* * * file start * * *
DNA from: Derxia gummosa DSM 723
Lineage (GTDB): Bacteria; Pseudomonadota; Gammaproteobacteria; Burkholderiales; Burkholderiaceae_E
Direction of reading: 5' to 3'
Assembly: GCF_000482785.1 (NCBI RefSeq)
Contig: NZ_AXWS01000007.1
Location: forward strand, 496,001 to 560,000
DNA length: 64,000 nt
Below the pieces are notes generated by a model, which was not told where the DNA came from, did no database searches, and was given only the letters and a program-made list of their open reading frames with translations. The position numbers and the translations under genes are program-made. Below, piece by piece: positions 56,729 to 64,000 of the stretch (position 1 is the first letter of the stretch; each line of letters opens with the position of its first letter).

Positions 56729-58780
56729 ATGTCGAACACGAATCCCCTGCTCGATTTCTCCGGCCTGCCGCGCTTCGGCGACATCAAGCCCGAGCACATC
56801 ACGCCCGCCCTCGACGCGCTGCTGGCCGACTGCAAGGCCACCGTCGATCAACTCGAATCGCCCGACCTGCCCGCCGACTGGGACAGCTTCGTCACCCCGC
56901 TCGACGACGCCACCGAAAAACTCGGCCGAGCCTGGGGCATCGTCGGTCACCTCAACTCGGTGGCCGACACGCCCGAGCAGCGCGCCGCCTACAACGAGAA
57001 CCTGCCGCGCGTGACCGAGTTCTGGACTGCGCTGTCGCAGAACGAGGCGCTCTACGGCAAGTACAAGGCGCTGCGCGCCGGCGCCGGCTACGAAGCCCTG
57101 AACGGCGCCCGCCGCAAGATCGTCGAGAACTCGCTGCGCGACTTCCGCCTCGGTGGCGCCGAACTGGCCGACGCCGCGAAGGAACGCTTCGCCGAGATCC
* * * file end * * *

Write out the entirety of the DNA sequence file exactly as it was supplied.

DNA from: Derxia gummosa DSM 723
Lineage (GTDB): Bacteria; Pseudomonadota; Gammaproteobacteria; Burkholderiales; Burkholderiaceae_E
Direction of reading: 5' to 3'
Assembly: GCF_000482785.1 (NCBI RefSeq)
Contig: NZ_AXWS01000007.1
Location: forward strand, 496,001 to 560,000
DNA length: 64,000 nt
Below the pieces are notes generated by a model, which was not told where the DNA came from, did no database searches, and was given only the letters and a program-made list of their open reading frames with translations. The position numbers and the translations under genes are program-made. Below, piece by piece: positions 56,729 to 64,000 of the stretch (position 1 is the first letter of the stretch; each line of letters opens with the position of its first letter).

Positions 56729-58780
56729 ATGTCGAACACGAATCCCCTGCTCGATTTCTCCGGCCTGCCGCGCTTCGGCGACATCAAGCCCGAGCACATC
56801 ACGCCCGCCCTCGACGCGCTGCTGGCCGACTGCAAGGCCACCGTCGATCAACTCGAATCGCCCGACCTGCCCGCCGACTGGGACAGCTTCGTCACCCCGC
56901 TCGACGACGCCACCGAAAAACTCGGCCGAGCCTGGGGCATCGTCGGTCACCTCAACTCGGTGGCCGACACGCCCGAGCAGCGCGCCGCCTACAACGAGAA
57001 CCTGCCGCGCGTGACCGAGTTCTGGACTGCGCTGTCGCAGAACGAGGCGCTCTACGGCAAGTACAAGGCGCTGCGCGCCGGCGCCGGCTACGAAGCCCTG
57101 AACGGCGCCCGCCGCAAGATCGTCGAGAACTCGCTGCGCGACTTCCGCCTCGGTGGCGCCGAACTGGCCGACGCCGCGAAGGAACGCTTCGCCGAGATCC